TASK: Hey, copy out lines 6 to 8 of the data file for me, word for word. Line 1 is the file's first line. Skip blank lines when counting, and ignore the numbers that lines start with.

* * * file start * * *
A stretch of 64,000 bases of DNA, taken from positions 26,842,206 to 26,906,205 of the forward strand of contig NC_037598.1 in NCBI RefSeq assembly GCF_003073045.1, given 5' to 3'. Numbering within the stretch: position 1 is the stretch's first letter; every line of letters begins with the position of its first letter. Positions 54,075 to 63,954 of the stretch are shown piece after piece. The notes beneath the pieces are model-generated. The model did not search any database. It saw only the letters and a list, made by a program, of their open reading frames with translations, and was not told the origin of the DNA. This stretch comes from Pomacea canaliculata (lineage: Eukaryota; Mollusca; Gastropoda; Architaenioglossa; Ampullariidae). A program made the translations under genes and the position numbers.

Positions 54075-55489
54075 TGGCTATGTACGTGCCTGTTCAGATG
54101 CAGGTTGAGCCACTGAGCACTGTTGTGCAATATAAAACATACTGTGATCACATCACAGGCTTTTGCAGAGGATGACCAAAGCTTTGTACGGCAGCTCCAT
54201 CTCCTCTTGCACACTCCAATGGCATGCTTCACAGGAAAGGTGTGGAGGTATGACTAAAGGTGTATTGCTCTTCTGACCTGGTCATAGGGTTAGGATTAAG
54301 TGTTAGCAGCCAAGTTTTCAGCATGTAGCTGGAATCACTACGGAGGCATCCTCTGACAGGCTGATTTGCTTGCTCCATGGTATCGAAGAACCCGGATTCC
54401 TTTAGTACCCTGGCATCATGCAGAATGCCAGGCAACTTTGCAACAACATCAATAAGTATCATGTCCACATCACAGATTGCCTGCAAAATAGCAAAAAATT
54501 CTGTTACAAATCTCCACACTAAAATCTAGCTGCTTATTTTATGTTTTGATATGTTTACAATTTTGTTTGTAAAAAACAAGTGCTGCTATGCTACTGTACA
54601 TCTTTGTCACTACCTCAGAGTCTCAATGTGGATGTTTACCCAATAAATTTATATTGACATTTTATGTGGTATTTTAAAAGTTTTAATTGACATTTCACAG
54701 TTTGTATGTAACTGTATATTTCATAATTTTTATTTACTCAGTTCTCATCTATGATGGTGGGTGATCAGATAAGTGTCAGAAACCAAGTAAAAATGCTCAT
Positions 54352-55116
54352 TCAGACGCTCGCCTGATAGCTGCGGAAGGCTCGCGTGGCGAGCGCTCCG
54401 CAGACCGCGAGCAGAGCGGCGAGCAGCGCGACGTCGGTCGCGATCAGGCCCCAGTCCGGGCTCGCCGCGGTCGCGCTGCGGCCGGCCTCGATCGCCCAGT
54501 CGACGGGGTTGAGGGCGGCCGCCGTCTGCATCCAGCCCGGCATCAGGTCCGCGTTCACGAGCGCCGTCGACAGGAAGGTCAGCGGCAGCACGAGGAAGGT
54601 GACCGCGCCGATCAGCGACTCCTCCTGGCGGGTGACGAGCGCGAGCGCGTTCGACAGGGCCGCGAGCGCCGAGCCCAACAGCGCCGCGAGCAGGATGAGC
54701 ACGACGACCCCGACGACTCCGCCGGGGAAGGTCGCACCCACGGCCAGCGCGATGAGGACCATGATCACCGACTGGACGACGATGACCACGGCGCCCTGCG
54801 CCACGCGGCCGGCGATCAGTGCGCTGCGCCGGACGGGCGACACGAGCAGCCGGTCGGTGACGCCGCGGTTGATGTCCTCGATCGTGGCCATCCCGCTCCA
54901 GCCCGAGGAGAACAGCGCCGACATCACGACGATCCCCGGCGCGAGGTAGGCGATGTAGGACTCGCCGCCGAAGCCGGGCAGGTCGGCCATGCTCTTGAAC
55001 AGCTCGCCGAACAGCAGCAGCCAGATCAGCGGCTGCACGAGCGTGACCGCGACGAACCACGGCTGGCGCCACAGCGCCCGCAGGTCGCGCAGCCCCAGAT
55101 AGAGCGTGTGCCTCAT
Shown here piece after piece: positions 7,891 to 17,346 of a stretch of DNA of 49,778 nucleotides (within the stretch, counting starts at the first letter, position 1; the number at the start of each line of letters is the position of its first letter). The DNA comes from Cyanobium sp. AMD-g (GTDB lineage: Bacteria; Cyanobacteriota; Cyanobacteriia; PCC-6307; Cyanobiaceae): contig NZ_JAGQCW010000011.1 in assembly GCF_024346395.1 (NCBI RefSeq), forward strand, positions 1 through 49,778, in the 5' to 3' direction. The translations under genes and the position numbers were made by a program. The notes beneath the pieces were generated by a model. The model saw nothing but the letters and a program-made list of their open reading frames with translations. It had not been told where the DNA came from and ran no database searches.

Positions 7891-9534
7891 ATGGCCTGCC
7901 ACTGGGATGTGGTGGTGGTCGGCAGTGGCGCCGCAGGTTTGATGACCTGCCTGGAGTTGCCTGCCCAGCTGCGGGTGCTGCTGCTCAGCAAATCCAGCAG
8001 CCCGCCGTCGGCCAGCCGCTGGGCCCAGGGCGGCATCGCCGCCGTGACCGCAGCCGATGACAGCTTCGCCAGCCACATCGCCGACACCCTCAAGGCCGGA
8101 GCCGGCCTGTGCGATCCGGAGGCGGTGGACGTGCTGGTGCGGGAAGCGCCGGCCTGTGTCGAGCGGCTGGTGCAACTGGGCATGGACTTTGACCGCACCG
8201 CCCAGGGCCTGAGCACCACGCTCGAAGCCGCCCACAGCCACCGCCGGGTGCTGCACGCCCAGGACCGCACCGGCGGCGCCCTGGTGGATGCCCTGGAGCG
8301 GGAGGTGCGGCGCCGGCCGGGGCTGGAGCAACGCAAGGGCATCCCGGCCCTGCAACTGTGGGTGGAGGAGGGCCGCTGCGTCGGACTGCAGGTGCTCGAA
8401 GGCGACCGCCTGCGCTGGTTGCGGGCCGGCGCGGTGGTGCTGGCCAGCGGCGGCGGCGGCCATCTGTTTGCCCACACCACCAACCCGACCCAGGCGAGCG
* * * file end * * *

54301 TGTTAGCAGCCAAGTTTTCAGCATGTAGCTGGAATCACTACGGAGGCATCCTCTGACAGGCTGATTTGCTTGCTCCATGGTATCGAAGAACCCGGATTCC
54401 TTTAGTACCCTGGCATCATGCAGAATGCCAGGCAACTTTGCAACAACATCAATAAGTATCATGTCCACATCACAGATTGCCTGCAAAATAGCAAAAAATT
54501 CTGTTACAAATCTCCACACTAAAATCTAGCTGCTTATTTTATGTTTTGATATGTTTACAATTTTGTTTGTAAAAAACAAGTGCTGCTATGCTACTGTACA